Title page for ETD etd-04242012-215407


Type of Document Dissertation
Author Uematsu, Hiroki
Author's Email Address huemat1@lsu.edu
URN etd-04242012-215407
Title Three Essays on Technology Adoption and the Roles of Off-Farm Labor, Human Capital and Risk in Contemporary US Agriculture
Degree Doctor of Philosophy (Ph.D.)
Department Agricultural Economics & Agribusiness
Advisory Committee
Advisor Name Title
Mishra, Ashok K. Committee Chair
Gillespie, Jeffrey M. Committee Member
Kazmierczak, Richard F., Jr Committee Member
Paudel, Krishna P. Committee Member
Brian, Marx D. Dean's Representative
Keywords
  • human capital
  • off-farm labor
  • risk
  • agriculture
  • technology adoption
Date of Defense 2012-03-23
Availability unrestricted
Abstract
Agriculture can be defined as the domestication and farming of plant and animal species to produce food and fiber products. Our society is fundamentally dependent on agriculture as it is the primary source of nutrients essential to human activities. Historically, the introduction of agriculture and technological development thereafter drastically changed the way human civilization has evolved into what it is today. New technologies allow farmers to produce more outputs with fewer inputs. Saved resources from agricultural production, such as land, labor and time, were used elsewhere to produce other goods and services that enrich the quality of our life.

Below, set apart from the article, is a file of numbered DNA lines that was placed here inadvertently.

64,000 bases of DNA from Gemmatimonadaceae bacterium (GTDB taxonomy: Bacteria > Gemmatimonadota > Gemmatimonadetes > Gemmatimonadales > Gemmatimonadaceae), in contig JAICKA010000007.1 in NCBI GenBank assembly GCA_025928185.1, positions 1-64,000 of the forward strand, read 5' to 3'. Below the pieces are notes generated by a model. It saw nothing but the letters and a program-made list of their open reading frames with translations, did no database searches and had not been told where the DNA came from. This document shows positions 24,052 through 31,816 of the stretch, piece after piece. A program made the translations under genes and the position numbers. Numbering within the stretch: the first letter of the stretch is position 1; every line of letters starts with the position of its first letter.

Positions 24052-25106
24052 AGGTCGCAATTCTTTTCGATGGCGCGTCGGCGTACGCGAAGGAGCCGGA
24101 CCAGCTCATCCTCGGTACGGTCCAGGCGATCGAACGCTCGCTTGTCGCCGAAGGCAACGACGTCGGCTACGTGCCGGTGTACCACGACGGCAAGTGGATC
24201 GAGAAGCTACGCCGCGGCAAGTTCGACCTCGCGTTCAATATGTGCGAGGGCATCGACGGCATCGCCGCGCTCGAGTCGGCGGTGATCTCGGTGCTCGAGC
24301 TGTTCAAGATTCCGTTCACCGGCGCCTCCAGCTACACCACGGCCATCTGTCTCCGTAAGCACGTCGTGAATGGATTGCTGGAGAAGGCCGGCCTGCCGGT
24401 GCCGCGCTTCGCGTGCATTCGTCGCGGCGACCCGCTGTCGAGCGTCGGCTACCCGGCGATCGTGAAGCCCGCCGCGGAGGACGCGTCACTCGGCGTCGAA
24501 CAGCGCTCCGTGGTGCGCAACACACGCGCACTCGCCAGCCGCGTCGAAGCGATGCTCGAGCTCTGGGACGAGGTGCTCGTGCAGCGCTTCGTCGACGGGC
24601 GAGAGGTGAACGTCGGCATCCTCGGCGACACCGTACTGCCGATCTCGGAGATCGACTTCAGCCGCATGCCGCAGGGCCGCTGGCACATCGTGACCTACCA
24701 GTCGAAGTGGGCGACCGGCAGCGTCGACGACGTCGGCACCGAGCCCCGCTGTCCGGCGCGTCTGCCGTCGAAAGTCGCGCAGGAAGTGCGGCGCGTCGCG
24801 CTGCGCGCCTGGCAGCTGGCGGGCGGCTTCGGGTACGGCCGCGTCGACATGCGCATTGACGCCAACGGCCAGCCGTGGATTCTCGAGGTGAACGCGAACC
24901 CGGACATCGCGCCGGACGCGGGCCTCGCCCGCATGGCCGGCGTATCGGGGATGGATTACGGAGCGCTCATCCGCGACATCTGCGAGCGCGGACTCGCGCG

The primary focus of my dissertation is how new agricultural technology is adopted by U.S. farmers in the face of risk and uncertainty surrounding today’s agriculture. This dissertation contributes to the existing literature by reflecting the important recent trends in U.S. agriculture. In the first essay, I explore the implication of genetically modified crop varieties on farm households’ income from off-farm sources, which explains approximately 90% of total farm household income in the United States. The second essay studies the relationship between farm operators’ formal education and technology adoption. It reconsiders the conventional human capital theory and demonstrates that formal education can have a negative impact on technology adoption. The final essay focuses on the impact of farm producers’ attitude toward risk on their use of various risk management strategies.

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